By-election for ousted Hong Kong lawmaker's seat set for Nov 25

Ousted democratic lawmaker Lau Siu-lai (right) and former lawmaker Leung Kwok-hung speak to the media in Hong Kong, on July 14, 2017.
Ousted democratic lawmaker Lau Siu-lai (right) and former lawmaker Leung Kwok-hung speak to the media in Hong Kong, on July 14, 2017. PHOTO: AFP

HONG KONG - A Legislative Council by-election in Hong Kong on Nov 25 sets the stage for a potential showdown between pro-democracy and pro-establishment camps in the city.

The date of the vote in the Kowloon West constituency was announced by the Electoral Affairs Commission after ousted democratic lawmaker Lau Siu-lai dropped her appeal against a ruling that disqualified her from office for improper oath-taking, reported the South China Morning Post.

Estimates suggest that nominations could start as early as late September, though the commission has not made an official announcement.

"It was one month earlier than expected, that requires democrats to work together for this uphill battle," said Ms Lau, who is poised to contest her lost seat.

Ms Lau was one of six opposition lawmakers that were removed from the Legco over the oath-taking saga. Democrats later won two of the seats, while the pro-establishment camp won two in March by-elections.

Another former lawmaker, "Long Hair" Leung Kwok-hung continues to appeal against being removed from his seat and has vowed to take the matter to the top court if necessary.

The November by-election is scheduled to take place three days before the appeals court hears Mr Leung's case. That makes it impossible to have by-elections in Kowloon West and the New Territories East constituencies at the same time.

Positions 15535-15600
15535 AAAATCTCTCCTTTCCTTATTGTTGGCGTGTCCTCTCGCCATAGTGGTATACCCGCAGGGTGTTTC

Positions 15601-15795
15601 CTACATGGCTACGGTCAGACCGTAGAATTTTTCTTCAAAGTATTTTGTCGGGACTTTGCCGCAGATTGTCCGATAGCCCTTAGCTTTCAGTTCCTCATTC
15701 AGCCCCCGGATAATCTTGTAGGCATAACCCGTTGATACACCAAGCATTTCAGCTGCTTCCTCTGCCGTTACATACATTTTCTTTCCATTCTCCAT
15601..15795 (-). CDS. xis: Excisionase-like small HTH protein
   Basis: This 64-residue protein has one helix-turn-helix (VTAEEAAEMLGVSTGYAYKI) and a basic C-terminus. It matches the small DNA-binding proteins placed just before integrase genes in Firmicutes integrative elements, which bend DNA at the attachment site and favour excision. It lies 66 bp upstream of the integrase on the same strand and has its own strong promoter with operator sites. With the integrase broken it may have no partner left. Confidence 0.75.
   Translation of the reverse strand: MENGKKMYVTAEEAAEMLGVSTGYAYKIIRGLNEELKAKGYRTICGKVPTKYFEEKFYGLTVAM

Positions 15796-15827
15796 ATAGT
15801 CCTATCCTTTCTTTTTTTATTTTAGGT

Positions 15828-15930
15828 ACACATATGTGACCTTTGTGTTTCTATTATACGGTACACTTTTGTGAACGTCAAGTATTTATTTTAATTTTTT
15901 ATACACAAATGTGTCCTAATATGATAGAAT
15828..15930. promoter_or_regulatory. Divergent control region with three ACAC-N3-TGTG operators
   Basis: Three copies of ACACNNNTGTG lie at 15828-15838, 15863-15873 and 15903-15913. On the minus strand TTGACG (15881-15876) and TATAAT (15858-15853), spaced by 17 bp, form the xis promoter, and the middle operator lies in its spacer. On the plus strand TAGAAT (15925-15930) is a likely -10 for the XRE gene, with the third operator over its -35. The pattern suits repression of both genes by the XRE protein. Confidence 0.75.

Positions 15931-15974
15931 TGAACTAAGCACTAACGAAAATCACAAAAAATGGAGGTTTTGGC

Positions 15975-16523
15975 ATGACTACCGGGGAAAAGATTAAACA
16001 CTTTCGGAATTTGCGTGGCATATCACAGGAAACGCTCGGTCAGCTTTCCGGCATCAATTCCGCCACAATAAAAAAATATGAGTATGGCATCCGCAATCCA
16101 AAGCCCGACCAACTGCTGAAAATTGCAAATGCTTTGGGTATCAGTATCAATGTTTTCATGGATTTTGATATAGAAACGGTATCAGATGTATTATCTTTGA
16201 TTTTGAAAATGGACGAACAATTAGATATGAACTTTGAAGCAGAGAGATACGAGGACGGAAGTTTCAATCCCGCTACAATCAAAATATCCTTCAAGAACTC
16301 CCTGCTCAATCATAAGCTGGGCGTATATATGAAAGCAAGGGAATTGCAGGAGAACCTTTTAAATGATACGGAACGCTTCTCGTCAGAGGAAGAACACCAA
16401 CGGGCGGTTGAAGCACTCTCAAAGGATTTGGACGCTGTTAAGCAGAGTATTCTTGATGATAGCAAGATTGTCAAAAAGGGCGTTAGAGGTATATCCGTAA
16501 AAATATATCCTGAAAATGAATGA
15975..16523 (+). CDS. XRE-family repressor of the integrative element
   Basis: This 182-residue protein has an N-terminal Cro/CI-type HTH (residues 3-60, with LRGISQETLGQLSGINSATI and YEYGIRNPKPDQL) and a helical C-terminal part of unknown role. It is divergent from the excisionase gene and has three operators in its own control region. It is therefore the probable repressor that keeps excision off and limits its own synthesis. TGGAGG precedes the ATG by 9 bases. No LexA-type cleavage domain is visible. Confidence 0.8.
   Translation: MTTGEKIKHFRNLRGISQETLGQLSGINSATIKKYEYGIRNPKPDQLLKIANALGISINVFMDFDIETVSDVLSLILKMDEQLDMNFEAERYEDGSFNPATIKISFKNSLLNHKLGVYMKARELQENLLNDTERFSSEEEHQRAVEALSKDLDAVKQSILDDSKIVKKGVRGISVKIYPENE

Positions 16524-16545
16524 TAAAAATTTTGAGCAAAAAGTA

Most democratic parties have backed former lawmaker Lee Cheuk-yan for the November by-election to guard against the possibility of Ms Lau being barred from contesting.

However, pan-democrat Frederick Fung Kin-kee has called for a primary to determine who should contest the seat.

Ms Lau has urged Mr Fung and his party, the Association for Democracy and People's Livelihood, to drop the demand.

"Given the limited time, we should not hold a primary on this, which will confuse voters, (who will ask) why we are holding a primary for the backup, instead of supporting the candidate?" Ms Lau said.

The pro-establishment camp has not yet taken a decision on who will contest against Ms Lau. Former health minister Dr Ko Wing-man was reportedly asked by the camp and the central government's liaison office to run.

He told the South China Morning Post that he was "still pondering over whether to contest.

The seat in Kowloon West could determine whether democrats regain veto power in the Legco and block legislative bills, including proposed changes to Legco rules to temporarily suspend or fine lawmakers.